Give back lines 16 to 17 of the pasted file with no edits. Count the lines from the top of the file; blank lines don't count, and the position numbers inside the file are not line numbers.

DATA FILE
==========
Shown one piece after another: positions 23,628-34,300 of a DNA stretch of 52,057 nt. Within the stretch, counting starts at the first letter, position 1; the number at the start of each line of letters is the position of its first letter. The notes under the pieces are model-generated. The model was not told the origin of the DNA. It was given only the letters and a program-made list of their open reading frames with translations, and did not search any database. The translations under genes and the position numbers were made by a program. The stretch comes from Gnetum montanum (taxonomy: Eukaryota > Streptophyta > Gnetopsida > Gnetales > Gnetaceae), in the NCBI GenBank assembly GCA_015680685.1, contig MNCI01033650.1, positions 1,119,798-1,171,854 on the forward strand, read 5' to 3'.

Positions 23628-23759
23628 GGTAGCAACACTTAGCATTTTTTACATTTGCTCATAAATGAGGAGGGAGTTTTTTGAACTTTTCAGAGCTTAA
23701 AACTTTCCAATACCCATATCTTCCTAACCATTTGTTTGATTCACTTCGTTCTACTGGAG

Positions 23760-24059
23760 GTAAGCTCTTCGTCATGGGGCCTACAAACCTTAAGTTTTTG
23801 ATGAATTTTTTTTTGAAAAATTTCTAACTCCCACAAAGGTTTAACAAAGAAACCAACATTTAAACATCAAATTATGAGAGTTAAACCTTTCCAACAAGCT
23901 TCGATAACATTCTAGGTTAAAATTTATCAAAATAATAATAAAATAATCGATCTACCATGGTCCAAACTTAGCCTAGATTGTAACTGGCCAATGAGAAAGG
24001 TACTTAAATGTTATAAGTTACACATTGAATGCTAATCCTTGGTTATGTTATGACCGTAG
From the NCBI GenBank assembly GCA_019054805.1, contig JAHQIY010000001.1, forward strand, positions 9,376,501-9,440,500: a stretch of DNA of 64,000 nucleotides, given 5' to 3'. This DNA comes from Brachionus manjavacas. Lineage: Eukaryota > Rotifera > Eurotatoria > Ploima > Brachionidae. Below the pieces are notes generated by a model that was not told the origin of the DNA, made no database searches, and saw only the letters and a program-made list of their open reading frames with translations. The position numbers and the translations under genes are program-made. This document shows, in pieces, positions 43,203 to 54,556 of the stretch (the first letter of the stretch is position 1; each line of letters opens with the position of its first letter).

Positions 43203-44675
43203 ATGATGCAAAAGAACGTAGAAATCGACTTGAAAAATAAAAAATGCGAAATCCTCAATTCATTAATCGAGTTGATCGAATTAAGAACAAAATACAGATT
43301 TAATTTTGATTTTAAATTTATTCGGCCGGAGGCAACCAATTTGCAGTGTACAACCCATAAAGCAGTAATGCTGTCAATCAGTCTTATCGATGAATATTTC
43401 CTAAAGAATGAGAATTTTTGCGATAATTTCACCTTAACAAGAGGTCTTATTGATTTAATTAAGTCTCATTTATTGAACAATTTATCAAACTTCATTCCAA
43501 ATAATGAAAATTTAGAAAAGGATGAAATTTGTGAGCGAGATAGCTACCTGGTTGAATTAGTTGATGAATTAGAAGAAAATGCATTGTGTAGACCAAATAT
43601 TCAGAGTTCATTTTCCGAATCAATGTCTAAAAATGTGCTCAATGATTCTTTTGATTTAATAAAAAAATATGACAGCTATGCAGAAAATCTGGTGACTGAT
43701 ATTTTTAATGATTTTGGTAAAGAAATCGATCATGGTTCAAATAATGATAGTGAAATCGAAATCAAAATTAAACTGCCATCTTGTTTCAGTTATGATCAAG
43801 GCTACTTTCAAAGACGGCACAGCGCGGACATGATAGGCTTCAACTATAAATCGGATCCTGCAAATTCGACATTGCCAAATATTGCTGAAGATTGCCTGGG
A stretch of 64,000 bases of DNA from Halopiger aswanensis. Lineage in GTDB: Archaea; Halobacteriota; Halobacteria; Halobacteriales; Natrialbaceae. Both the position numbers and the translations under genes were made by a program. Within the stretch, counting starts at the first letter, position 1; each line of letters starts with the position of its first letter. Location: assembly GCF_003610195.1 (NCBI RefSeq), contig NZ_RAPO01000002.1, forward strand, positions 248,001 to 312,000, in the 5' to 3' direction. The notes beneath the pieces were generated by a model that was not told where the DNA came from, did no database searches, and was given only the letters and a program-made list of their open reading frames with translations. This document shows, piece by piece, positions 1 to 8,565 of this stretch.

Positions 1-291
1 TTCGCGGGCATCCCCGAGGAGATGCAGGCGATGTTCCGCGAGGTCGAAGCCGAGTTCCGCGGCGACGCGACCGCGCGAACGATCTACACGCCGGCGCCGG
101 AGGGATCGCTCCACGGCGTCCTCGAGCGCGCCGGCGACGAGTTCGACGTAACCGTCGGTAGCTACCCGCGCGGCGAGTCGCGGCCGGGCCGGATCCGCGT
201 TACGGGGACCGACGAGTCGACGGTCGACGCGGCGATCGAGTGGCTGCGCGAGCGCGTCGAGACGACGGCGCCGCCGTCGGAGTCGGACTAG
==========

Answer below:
43601 TCAGAGTTCATTTTCCGAATCAATGTCTAAAAATGTGCTCAATGATTCTTTTGATTTAATAAAAAAATATGACAGCTATGCAGAAAATCTGGTGACTGAT
43701 ATTTTTAATGATTTTGGTAAAGAAATCGATCATGGTTCAAATAATGATAGTGAAATCGAAATCAAAATTAAACTGCCATCTTGTTTCAGTTATGATCAAG